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"Why don't you write a book about us, you and me," my mother would say now and then.
I'm not so sure you'd really want me to do that, I'd think, share what I write about us with the world? But that was a long time ago, when writing about my parents still had a therapeutic function and I was by no means ready to share those notes with anyone, let alone my mother. My mother myself, my mother and I, so many years spent trying to understand what could not be understood.
Children try to understand where their parents are coming from, literally and figuratively. If parents keep a secret from their children out of shame or for fear their offspring might repeat their mistakes, those same well-protected children most often step in their parents' footsteps anyway.
"I used to do exactly the same things you do," my mother would say, and I'd think, yeah, right, sure mama. It wasn't until I started to sort-out all the material I inherited after her death, piecing together letters, photographs, postcards; scanning Identity papers and the like, that I realized how true her words had been.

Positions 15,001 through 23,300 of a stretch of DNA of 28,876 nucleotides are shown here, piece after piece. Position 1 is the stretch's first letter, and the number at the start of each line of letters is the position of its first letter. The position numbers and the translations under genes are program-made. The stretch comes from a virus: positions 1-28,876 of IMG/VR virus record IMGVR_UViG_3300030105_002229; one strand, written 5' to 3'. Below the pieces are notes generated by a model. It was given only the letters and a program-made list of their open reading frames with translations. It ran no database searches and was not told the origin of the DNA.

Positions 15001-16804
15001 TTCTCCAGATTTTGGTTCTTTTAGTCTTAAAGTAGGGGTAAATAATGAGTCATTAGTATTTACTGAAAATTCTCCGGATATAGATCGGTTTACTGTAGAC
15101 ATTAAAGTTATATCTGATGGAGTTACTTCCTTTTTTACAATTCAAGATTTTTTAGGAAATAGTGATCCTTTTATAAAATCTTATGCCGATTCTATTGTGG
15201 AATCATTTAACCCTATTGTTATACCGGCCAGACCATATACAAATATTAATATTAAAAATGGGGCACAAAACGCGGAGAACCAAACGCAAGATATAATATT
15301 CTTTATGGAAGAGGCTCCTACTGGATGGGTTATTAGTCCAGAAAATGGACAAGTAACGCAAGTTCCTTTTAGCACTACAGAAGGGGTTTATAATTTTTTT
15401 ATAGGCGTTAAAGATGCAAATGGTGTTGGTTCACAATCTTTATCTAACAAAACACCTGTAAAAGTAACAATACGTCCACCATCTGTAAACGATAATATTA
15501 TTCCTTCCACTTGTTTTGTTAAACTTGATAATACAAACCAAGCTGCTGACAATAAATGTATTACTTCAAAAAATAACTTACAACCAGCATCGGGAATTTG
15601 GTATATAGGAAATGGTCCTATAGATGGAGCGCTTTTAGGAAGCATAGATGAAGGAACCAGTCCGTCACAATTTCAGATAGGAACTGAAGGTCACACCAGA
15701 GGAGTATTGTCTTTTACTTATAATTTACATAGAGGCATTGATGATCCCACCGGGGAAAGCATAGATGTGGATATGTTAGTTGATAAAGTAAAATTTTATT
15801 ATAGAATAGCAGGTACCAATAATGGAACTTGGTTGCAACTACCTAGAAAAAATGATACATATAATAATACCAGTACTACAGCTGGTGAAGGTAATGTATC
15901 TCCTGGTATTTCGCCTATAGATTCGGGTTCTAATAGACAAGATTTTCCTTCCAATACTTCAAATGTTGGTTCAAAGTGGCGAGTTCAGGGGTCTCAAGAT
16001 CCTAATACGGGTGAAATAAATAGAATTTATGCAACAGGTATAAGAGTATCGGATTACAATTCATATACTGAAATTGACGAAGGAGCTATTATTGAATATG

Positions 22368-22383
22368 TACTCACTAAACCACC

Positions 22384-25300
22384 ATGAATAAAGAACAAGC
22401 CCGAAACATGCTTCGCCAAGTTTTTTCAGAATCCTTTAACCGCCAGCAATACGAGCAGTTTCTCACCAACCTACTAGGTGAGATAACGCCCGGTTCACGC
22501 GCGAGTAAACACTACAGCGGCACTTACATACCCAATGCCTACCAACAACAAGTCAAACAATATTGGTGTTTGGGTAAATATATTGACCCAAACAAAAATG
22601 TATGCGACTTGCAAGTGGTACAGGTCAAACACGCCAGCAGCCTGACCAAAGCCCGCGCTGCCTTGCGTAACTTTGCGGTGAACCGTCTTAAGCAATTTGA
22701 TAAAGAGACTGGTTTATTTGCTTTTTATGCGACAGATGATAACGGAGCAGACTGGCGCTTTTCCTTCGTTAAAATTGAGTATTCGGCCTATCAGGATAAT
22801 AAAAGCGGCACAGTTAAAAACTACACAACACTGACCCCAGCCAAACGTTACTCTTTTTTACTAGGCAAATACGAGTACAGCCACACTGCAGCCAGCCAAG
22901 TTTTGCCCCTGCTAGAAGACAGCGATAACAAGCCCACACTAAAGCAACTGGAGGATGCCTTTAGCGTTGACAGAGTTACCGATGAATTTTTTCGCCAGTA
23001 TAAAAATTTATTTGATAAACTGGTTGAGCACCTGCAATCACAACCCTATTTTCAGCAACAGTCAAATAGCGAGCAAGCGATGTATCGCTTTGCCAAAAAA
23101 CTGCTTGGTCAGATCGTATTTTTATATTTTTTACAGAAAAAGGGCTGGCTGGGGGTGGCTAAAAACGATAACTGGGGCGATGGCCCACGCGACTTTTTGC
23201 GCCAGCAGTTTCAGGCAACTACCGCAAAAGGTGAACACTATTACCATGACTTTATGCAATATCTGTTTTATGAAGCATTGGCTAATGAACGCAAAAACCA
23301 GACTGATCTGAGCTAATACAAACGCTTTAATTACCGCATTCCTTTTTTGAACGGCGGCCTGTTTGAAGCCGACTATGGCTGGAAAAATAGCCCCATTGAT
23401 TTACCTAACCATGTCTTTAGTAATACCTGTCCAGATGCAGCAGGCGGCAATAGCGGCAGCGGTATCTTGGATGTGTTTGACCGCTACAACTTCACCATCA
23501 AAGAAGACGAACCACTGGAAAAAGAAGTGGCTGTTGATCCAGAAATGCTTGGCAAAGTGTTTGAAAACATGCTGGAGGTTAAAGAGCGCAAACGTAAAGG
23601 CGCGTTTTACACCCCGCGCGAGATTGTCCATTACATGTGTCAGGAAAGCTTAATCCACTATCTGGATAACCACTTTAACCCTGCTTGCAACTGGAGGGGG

My mother, "Mina Bakgraag", my father's muse, my teacher, the woman who challenged a man 20 years her senior to become a professional artist —because she wouldn't give him a child if he didn't. My mother, the wife of the artist who always said he couldn't paint her for the life of him. But what about this painting?
I recognize the woman with the short bangs as the one in a photograph taken in 1955, showing Nita with her and Jaap's dogs, she pregnant with me, the dogs on guard, Jaap no doubt behind the camera. I'm panning left and right, zooming out, imagining what happened back then, how my parents lived before I was born, zooming in again to our lives together, our "folie". Yes, I've been and am writing about us, about her and him and me.
Do you ever wonder whether your memoir should be called a novel?
This work by Judith van Praag is licensed under a Creative Commons Attribution-NonCommercial-NoDerivs 3.0 Unported License